May 2017

At the 2017 Equal Justice Conference (EJC) this week, several Pro Bono Net staff members will be presenting on a variety of equal justice issues. The Conference takes place May 3-6th in Pittsburgh and is hosted by the ABA Standing Committee on Pro Bono and Public Service and the National Legal Aid & Defender Association.

Pro Bono Net is a national nonprofit leader in increasing access to justice through innovative uses of technology and collaboration. Pro Bono Net’s staff is made up of a cross-disciplinary team from legal, technology, and community engagement backgrounds who are committed to finding innovative, sustainable solutions for expanding access to justice.

The Equal Justice Conference brings together all components of the legal community to discuss equal justice issues as they relate to the delivery of legal services to the poor. Pro Bono Net will present on a wide range of topics, including emerging technology trends in the equial justice community, technology to expand pro bono participation, and designing and delivering better tools to assist self-represented litigants.

Staff attending the conference includes Mark O’Brien, Executive Director; Liz Keith, Program Director; Claudia Johnson, LawHelp Interactive Program Coordinator; Mike Grunenwald, Program Coordinator;  Sam Halpert, LawHelp Program Coordinator; and Jessica Stuart, Pro Bono Manager Product Manager.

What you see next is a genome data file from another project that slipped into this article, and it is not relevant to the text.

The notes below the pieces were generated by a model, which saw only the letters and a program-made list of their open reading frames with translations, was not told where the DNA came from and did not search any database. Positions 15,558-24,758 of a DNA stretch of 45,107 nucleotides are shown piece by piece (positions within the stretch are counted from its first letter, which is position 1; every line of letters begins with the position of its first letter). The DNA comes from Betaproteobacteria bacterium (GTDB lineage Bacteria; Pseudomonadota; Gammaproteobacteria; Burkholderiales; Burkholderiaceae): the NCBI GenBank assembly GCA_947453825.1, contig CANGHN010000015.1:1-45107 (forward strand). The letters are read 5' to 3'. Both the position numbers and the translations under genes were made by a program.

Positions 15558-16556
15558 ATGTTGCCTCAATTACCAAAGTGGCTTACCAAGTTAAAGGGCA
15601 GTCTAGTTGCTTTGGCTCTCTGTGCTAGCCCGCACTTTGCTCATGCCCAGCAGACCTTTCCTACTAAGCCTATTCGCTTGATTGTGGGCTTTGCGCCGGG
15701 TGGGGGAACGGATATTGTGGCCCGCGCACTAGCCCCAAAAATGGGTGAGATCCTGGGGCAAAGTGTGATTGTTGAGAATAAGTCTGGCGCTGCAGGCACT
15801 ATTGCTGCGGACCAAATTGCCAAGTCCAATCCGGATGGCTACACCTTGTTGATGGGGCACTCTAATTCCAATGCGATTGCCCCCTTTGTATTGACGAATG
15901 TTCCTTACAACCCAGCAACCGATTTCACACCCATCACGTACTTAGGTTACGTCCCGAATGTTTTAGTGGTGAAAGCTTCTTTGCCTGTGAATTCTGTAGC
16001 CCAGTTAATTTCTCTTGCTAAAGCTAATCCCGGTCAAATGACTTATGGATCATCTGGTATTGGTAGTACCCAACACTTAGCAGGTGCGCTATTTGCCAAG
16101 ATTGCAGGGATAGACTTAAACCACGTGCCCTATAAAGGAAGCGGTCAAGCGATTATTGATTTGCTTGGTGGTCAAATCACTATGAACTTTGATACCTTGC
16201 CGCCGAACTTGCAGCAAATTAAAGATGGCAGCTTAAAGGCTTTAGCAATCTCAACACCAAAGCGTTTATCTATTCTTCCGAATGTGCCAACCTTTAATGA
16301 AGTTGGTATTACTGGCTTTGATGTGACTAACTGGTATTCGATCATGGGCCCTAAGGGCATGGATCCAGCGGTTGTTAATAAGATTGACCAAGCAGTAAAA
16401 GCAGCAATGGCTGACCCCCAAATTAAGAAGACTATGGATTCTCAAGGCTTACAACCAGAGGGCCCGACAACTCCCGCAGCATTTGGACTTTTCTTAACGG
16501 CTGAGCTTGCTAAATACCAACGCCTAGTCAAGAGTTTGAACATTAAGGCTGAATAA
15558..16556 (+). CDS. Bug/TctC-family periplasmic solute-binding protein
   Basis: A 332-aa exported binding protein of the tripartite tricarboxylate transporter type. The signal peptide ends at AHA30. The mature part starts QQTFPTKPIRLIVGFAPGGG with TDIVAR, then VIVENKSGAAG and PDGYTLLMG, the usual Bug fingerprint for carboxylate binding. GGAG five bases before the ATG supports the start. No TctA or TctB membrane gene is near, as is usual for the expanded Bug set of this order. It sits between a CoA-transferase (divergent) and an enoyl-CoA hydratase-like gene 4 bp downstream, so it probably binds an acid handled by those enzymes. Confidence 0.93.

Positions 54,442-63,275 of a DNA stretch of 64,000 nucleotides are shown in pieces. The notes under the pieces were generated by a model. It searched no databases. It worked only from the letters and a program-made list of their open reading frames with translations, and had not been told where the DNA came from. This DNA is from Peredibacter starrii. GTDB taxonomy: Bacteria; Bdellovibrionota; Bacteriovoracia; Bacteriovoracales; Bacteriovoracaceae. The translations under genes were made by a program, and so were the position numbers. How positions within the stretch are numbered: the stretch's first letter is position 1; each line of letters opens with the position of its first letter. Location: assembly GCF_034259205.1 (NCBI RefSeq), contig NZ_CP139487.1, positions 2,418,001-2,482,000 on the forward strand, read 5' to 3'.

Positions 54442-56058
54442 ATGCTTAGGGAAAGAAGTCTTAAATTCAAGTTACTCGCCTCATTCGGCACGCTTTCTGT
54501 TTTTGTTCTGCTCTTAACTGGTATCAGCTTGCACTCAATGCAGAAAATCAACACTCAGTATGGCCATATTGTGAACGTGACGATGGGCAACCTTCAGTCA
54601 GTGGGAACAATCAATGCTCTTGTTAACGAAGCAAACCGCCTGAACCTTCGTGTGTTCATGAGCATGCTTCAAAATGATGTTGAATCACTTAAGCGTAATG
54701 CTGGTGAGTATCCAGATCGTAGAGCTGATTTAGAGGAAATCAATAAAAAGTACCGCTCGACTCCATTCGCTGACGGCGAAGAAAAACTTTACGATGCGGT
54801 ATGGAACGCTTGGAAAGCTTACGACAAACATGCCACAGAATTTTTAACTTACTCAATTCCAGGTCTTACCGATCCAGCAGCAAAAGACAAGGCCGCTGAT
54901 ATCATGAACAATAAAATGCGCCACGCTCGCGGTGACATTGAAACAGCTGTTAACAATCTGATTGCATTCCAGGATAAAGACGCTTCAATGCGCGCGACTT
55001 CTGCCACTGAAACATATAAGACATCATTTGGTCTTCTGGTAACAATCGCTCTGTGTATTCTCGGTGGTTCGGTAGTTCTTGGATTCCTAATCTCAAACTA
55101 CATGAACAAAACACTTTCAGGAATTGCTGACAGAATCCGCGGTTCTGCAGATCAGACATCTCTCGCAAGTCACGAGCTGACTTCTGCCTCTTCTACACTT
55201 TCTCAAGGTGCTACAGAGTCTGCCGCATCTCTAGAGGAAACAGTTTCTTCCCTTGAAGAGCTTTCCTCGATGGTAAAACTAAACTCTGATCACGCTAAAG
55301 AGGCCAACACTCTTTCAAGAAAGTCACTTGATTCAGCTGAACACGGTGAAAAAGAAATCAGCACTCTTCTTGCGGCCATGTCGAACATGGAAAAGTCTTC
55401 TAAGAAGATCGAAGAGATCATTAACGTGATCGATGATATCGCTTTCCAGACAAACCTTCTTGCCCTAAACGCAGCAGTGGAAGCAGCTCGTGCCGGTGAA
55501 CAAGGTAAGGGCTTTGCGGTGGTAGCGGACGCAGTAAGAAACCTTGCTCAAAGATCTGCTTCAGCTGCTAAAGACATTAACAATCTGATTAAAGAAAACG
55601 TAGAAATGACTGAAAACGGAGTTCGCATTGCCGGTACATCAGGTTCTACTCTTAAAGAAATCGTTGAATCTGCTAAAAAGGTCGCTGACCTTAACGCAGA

Pro Bono Net staff are participating in the following pre-conference activities and conference workshops. For more details on each workshop, please visit the EJC website here.

Thursday, 10 AM

Emerging Technology: Envisioning Broad Benefits to Legal Aid
  • IV Ashton, LegalServer and Houston.AI
  • Liz Keith, Pro Bono Net
  • David Neumeyer, Virginia Legal Aid Society
  • Roger Skalbeck, University of Richmond School of Law
Hot Topics in Civil Right to Counsel: Pilots, Research Results, Legislation
  • Lise Adams, D.C. Bar Pro Bono Center
  • Mike Grunenwald, Pro Bono Net
  • Mairi McKeever, Justice & Diversity Center of the Bar Association of San Francisco
  • John Pollock, National Coalition for a Civil Right to Counsel

Thursday, 11:45 AM

LawHelp / / LawHelp Interactive Network Gathering

Room 301

Programs are invited to share project highlights and connect with others around the country working on or interested in, or LHI online forms initiatives. Pick up your lunch in the gallery and join us in room 301!  Contact Liz Keith at with any questions.